My son and I shared this big tent and had plenty of room to spare. This Teton Sports tent has been serving as my go-to car camping tent for a couple years. It’s done a good job. It’s kept me comfortable in many conditions, and it kept us bone dry on this trip. We didn’t even have any condensation on the cold nights, which surprised me a little. It did a good job in the high winds of the Wind River Canyon. My biggest gripe is a lack of quality zippers – I’d like to see them beefed up a little. Also, if you want to blow up a big air mattress, make sure it inside the Mountain Adventurer 4 before blowing it up (pro tip!). Regardless of those small gripes, it’s the biggest tent I own, and I haven’t seen anything out there that gives me an impulse to replace it. GRADE = B

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The Mountain Adventurer 4 under Devils Tower.


OOFOS Camp Shoes –

Best camp shoes ever! This is even more true for car camping trips. When the driving and sightseeing and exploring was done each day, and we found ourselves in camp for good, the OOFOS came out. They’re insanely comfortable no matter how much you’ve been on you feet. My kids sometimes wore them during the day as well. They served as excellent shower shoes at Yellowstone. The whole family are big fans. As a matter of fact, they’ve replaces most of our other sandals and flops. GRADE = A


Intex Classic Downy Air Mattress –

I picked a couple of these up right before we left at a local big box store. One was a twin (for the Mountain Hardwear tent) and the other was a queen (for the Teton Sports tent). I figured I’d rather inflate these two mattress with a pump than blow up three sleeping pads manually for six straight nights. We were car camping, after all. Plus, these were pretty cheap; less than $30 for the two of them, I think. They did okay. These Intex mattresses were far better than sleeping on a pad, and I was glad the kids had the extra comfort. On the last night of camping I noticed the queen had a leak. I found it but there wasn’t much I could do about it. We did the best we could and woke up with no air in the morning, so we got five nights out of it. I might slap some duct tape on it. They aren’t very durable, but I didn’t treat mine gently either, so some of it might be on me. GRADE = D+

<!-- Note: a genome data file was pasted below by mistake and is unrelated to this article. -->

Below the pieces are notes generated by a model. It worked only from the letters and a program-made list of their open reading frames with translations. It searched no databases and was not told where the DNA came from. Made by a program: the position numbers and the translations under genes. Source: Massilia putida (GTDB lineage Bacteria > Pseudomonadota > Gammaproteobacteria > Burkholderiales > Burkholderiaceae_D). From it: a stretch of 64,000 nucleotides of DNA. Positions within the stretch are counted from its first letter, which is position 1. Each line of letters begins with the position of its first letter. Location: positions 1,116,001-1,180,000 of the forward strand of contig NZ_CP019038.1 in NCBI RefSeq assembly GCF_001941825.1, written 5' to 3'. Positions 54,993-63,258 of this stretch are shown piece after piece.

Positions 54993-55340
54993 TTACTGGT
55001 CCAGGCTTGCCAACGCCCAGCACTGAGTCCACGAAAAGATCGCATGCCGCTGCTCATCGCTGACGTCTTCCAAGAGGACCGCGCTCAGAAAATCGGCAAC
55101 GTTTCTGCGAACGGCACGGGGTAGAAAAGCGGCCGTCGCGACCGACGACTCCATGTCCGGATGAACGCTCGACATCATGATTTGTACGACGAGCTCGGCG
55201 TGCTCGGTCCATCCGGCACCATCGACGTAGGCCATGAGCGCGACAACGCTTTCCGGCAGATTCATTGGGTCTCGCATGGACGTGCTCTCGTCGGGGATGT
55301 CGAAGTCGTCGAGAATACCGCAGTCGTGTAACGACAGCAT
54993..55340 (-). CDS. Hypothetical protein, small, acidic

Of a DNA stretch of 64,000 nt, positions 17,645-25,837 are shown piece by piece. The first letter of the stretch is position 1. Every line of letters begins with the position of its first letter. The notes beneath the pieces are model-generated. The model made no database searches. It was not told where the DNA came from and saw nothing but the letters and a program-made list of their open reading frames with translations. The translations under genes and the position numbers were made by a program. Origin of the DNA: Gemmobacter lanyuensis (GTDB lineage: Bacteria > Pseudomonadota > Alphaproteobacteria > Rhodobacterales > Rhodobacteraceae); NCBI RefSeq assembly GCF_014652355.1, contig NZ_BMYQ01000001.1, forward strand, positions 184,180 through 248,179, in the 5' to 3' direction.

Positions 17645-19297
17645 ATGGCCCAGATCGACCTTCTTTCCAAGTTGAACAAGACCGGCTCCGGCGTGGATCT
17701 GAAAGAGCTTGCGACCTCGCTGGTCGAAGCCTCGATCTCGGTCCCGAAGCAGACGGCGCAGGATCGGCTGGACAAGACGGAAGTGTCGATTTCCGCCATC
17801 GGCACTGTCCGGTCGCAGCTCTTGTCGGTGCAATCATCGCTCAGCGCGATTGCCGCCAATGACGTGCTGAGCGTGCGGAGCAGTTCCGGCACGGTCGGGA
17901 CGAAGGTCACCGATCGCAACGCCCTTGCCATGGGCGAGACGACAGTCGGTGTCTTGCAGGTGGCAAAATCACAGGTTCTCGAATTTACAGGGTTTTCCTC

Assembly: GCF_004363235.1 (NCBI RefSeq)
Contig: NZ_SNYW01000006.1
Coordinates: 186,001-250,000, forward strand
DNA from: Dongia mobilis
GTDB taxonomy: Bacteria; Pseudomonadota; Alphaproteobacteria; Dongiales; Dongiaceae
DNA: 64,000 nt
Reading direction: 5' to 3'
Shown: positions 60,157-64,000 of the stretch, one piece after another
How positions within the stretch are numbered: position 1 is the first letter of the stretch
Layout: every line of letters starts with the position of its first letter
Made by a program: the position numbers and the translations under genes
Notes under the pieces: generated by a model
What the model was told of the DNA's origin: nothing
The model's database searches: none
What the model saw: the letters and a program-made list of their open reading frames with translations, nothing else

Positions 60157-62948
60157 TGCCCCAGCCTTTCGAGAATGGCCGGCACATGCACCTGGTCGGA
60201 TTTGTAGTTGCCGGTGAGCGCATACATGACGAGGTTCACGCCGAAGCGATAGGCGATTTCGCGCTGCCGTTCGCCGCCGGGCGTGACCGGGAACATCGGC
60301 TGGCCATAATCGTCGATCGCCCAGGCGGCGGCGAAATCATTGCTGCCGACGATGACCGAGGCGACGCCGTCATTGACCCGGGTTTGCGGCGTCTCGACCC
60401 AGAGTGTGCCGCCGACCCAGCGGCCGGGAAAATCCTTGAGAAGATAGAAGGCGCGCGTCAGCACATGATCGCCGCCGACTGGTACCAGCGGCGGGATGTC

Under Armour Big Shot Sunglasses –

There isn’t a piece of gear more important on a cross country road trip than sunglasses. I was glad to have these stylish Under Armour shades with me.  Almost every day was sunny. The Big Shot Storms are big enough to fit my head; I often have trouble finding glasses that fit properly.  The adjustable features were convenient and they look sharp. I dropped them on concrete a couple of times. I was sure they’d be scratched, but they survived unscathed. I’ve been historically wary of Under Armour, but these are good sunglasses and I’ll keep them in the truck. GRADE = A-

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He is indeed a Big Shot


Merrell Moab Rovers –

I didn’t think much of these shoes before the trip. I took them because they looked pretty durable and I figured the trip would be a pretty good test for them – and I didn’t really care about have fashionable-looking shoes while driving 2,000 miles. Without wearing them much prior to the road trip (just a couple days at work), they ended up being a pretty good choice. They were super-comfy (as most Merrells are) on earth and asphalt. We were usually driving or car camping, and although we didn’t hike much, I got the feeling I could use them for future day hikes. They were durable for the easy tests I put them through. Plus, they are decent casual shoes for the office. I’ll be wearing them more often in the future to getting a better feel for them. GRADE = B+


*I paid for the Mountain Hardwear tent, JetBoil, and Intex air mattress myself. The remaining items were sent to me for review. There are no affiliate links on this page.